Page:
Three’s a Crowd

Historicizing Influence among Thomas Hardy, John Middleton Murry, and Katherine Mansfield
  • Margaret M. Jensen


In the previous chapter I argued that the language Harold Bloom employs in his theory of literary influence promotes a reading of texts as enactments of a struggle for power. While he maintains that it is “aesthetic power” that is fought for through his “Revisionary Ratios,” a different kind of battle conforms to his paradigm as well: that of a writer’s attempt to clear “canonical space” for himself. In the case of Thomas Hardy and Leslie Stephen, Hardy’s struggle with his presumed precursor took place for the most part on public ground. Indeed, Hardy’s strongest act of disempowerment was not his having written a premature epitaph for Stephen, but having published that poem in Maitland’s biography. By doing so, Hardy ensured that his reimagined portrait of Stephen would be read and circulated: it would have influence. As Stephen’s later biographers have tended to rely on Hardy’s reminiscences, and even to cite “The Schreckhorn” in their works, Hardy’s private desire to overthrow his precursor was successful: it became public. I would argue, therefore, that although Bloom’s paradigm is meant to account for a personal, solipsistic negotiation of indebtedness, in fact Bloomian readings tend to locate those influences that are enacted upon publicly centered battlegrounds. Thus the usefulness of Bloom’s theory as a critical tool may be limited; some literary influences are negotiated in private. In this chapter, I plan to explore the very different dynamics of artistic indebtedness as mediated through public and private means.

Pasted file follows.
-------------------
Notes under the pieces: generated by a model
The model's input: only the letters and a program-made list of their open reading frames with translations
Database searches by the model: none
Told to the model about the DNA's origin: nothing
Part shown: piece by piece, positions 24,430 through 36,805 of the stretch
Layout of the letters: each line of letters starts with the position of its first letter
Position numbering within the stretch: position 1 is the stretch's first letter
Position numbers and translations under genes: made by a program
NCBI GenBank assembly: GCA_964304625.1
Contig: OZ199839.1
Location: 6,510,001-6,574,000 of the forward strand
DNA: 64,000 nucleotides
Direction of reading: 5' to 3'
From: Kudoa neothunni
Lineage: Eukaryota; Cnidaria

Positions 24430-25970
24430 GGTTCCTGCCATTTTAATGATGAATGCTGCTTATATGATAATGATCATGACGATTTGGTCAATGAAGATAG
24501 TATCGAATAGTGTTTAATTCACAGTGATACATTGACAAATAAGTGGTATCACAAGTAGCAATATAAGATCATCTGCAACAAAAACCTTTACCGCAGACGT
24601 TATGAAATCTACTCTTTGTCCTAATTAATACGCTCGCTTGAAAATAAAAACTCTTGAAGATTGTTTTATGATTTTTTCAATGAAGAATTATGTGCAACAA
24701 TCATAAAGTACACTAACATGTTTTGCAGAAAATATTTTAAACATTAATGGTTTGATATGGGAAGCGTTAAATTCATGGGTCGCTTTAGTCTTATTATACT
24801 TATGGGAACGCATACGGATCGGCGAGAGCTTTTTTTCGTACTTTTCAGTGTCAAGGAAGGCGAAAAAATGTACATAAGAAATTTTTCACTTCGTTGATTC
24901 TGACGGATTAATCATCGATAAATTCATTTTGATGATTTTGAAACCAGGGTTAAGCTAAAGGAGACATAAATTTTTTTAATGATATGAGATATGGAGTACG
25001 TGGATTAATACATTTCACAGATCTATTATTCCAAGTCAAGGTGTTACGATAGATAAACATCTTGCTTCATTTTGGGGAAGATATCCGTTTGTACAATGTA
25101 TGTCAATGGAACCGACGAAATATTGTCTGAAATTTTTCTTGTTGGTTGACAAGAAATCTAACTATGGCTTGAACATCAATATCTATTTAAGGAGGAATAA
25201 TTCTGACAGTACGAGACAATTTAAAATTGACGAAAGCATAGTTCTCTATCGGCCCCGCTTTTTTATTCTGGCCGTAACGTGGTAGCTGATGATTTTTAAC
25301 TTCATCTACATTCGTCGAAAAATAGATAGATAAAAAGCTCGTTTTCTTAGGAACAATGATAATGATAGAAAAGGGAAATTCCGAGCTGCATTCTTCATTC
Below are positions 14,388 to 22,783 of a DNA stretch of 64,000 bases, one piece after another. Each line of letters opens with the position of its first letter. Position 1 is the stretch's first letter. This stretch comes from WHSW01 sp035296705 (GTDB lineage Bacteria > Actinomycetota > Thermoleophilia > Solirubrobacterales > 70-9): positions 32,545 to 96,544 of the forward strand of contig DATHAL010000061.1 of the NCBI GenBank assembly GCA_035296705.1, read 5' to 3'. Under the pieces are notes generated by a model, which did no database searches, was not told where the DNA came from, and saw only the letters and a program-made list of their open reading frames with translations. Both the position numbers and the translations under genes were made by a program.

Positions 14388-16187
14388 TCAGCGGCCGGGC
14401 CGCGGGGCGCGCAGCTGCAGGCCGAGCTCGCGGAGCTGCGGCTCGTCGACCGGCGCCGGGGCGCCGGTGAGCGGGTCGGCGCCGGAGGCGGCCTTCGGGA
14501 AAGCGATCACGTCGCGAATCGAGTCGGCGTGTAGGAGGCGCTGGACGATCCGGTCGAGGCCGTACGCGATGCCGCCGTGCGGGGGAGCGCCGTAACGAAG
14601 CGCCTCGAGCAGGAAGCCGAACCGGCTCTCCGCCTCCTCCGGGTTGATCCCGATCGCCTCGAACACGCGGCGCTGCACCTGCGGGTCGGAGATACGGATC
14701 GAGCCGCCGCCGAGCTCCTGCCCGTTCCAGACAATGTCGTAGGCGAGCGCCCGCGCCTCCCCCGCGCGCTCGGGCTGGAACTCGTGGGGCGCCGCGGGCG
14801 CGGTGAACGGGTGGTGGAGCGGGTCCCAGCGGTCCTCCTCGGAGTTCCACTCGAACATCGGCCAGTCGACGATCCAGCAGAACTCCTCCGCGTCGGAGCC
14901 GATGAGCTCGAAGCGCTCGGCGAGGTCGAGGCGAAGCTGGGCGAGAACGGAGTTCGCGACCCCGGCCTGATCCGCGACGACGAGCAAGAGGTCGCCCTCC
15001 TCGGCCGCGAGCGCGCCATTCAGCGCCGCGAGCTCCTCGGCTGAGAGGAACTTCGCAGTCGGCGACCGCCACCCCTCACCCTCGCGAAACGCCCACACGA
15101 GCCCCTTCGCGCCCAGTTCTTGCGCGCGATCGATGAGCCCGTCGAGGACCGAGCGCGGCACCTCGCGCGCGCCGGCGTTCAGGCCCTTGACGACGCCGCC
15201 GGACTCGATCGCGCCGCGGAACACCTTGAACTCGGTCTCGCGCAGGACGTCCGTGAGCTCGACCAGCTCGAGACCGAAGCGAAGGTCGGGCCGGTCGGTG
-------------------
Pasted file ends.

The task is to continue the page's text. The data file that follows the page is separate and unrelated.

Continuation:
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© Margaret M. Jensen 2002

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  • Margaret M. Jensen

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